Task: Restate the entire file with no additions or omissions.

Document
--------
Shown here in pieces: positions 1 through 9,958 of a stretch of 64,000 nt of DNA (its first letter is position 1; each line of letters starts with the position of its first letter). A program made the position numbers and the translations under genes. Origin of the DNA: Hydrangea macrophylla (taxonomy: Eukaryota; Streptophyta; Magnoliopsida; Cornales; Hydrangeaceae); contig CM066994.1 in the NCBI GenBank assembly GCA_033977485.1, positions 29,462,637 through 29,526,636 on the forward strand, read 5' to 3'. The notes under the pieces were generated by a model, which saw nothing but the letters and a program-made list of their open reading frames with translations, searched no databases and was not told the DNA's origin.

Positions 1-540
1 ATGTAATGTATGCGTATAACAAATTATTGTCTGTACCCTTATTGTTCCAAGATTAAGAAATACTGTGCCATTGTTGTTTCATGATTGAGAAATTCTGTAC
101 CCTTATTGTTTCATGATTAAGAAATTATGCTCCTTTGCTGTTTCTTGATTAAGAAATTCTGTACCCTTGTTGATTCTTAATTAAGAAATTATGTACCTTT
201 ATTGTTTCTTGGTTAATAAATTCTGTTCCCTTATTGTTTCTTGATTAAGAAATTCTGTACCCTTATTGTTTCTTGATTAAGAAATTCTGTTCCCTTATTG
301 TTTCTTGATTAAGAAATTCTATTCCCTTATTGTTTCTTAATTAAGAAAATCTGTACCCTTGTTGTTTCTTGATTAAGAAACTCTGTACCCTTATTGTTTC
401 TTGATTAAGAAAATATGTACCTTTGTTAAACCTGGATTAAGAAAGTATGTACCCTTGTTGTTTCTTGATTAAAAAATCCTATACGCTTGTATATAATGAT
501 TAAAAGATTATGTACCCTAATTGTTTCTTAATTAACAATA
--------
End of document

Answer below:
Shown here in pieces: positions 1 through 9,958 of a stretch of 64,000 nt of DNA (its first letter is position 1; each line of letters starts with the position of its first letter). A program made the position numbers and the translations under genes. Origin of the DNA: Hydrangea macrophylla (taxonomy: Eukaryota; Streptophyta; Magnoliopsida; Cornales; Hydrangeaceae); contig CM066994.1 in the NCBI GenBank assembly GCA_033977485.1, positions 29,462,637 through 29,526,636 on the forward strand, read 5' to 3'. The notes under the pieces were generated by a model, which saw nothing but the letters and a program-made list of their open reading frames with translations, searched no databases and was not told the DNA's origin.

Positions 1-540
1 ATGTAATGTATGCGTATAACAAATTATTGTCTGTACCCTTATTGTTCCAAGATTAAGAAATACTGTGCCATTGTTGTTTCATGATTGAGAAATTCTGTAC
101 CCTTATTGTTTCATGATTAAGAAATTATGCTCCTTTGCTGTTTCTTGATTAAGAAATTCTGTACCCTTGTTGATTCTTAATTAAGAAATTATGTACCTTT
201 ATTGTTTCTTGGTTAATAAATTCTGTTCCCTTATTGTTTCTTGATTAAGAAATTCTGTACCCTTATTGTTTCTTGATTAAGAAATTCTGTTCCCTTATTG
301 TTTCTTGATTAAGAAATTCTATTCCCTTATTGTTTCTTAATTAAGAAAATCTGTACCCTTGTTGTTTCTTGATTAAGAAACTCTGTACCCTTATTGTTTC
401 TTGATTAAGAAAATATGTACCTTTGTTAAACCTGGATTAAGAAAGTATGTACCCTTGTTGTTTCTTGATTAAAAAATCCTATACGCTTGTATATAATGAT
501 TAAAAGATTATGTACCCTAATTGTTTCTTAATTAACAATA